If his highness can be moved to accept of it [the crown], the services he hath done the nations have abundantly deserved it; but if he who hath so much merited it do judge it fit to continue his refusal of it, the contempt of a crown--which can not proceed but from an extraordinary virtue--will render him, in the esteem of all whose opinion is to be valued, more honourable than any that wear it.
WHEN THE AMBASSADOR to France, Sir William Lockhart, wrote this in April 1657, it had been nearly two months since the first formal offer by Parliament to make Oliver Cromwell king, and in England people were waiting anxiously for the Lord Protector to make up his mind. Would he choose to become King Oliver or not?
The offer of the crown in the spring of 1657 marked the end of a long series of rumours, backed up by indiscreet comments by those around the Protector, that he would soon assume the crown of the three kingdoms of England, Scotland and Ireland, which had been in abeyance since the execution of Charles I in 1649. Cromwell's position since the founding of the Protectorate in the closing weeks of 1653 was already quasi-regal. As Protector, he was head of state, and enjoyed many of the trappings of power--he lived in the former royal palaces, he held sway over his own court, and he was the dominant figure not only in the government but also in Parliament. There were certain restraints: he had to govern in accordance with a written constitution, and he had to rule with the consent of a council. The importance of the army in drawing up that constitution, and the presence of senior officers on the council reinforced Cromwell's reliance on the military, which was the Achilles heel of the protectorate. Military rule was expensive and unpopular, and condemned the regime to receive support from only a minority of the people. Nowhere was this more apparent than in the hostile reaction received by the Major-Generals, who ruled the counties of England and Wales from the autumn of 1655. To secure the 'healing and settling' of the nations, and provide permanent solutions to the problems raised and exacerbated by a decade of civil war, a more broadly based, civilian government was needed. It was this that prompted the first offer of the crown to Cromwell, under a new constitution known as the 'Remonstrance', presented to Parliament on February 23rd, 1657. Parliament debated the proposals long and hard, and after substantial modification, the renamed 'Humble Petition and Advice' was formally submitted for Cromwell's approval on March 31st. After a long period of deliberation and prayer, on May 8th, Cromwell rejected the crown, while accepting the main tenets of the new, civilian, constitution.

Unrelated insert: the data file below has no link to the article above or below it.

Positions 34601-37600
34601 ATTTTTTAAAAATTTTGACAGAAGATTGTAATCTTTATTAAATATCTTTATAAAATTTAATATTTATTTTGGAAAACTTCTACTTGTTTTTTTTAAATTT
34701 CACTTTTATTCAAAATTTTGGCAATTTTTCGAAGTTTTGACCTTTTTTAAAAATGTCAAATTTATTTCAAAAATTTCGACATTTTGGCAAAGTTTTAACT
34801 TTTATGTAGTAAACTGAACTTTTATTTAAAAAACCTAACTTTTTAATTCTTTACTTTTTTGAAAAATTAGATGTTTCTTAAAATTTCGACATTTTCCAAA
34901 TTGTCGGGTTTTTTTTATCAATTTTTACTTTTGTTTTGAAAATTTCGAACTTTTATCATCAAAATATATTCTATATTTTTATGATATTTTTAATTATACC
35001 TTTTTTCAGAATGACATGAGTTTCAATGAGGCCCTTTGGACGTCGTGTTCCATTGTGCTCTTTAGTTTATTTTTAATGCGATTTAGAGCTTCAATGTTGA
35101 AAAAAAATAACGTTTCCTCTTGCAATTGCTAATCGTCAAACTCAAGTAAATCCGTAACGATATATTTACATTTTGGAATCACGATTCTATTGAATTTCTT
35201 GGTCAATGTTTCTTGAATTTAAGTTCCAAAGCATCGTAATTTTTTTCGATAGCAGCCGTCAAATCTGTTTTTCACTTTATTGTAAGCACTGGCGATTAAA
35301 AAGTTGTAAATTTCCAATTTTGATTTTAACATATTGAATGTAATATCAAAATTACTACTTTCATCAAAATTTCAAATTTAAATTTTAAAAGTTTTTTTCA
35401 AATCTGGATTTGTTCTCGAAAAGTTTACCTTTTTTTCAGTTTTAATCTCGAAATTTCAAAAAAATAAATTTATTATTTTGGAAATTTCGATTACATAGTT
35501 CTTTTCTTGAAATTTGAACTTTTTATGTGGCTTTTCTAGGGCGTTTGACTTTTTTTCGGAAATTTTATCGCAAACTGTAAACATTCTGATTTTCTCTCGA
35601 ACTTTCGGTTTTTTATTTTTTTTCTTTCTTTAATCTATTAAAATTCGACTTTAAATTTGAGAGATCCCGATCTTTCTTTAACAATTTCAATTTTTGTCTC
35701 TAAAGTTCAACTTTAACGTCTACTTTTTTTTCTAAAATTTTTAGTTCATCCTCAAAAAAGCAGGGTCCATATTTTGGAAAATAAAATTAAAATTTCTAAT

Most historians agree that the rejection of the crown was Cromwell's finest hour. Like Sir William Lockhart, they see his decision to refuse the top job as a touchstone of his greatness, the benchmark of his 'extraordinary virtue'. In recent years historical explanations for Cromwell's refusal have shifted. Sir Charles Firth, writing a century ago, emphasized Cromwell's prudence in not antagonizing the army, whose officers had grown suspicious of the Protector's worldly ambition, which they saw as a betrayal of all that they had fought for during the civil wars. Cromwell's religious motives are now emphasized by many historians. The delay in Cromwell making up his mind was caused by a kind of spiritual paralysis. Although tempted by the fruits of a return to traditional forms of government, Cromwell was acutely aware of God's judgement on him and his actions. While the godly New Model Army continued to be victorious, it was clear that Providence was on his side; but recent reverses, especially the disastrous 'Western Design' to take Hispaniola in the West Indies from the Spanish in 1655, had raised doubts in his mind. The religious radicals (including many in the army) were insistent that Cromwell risked incurring God's anger. …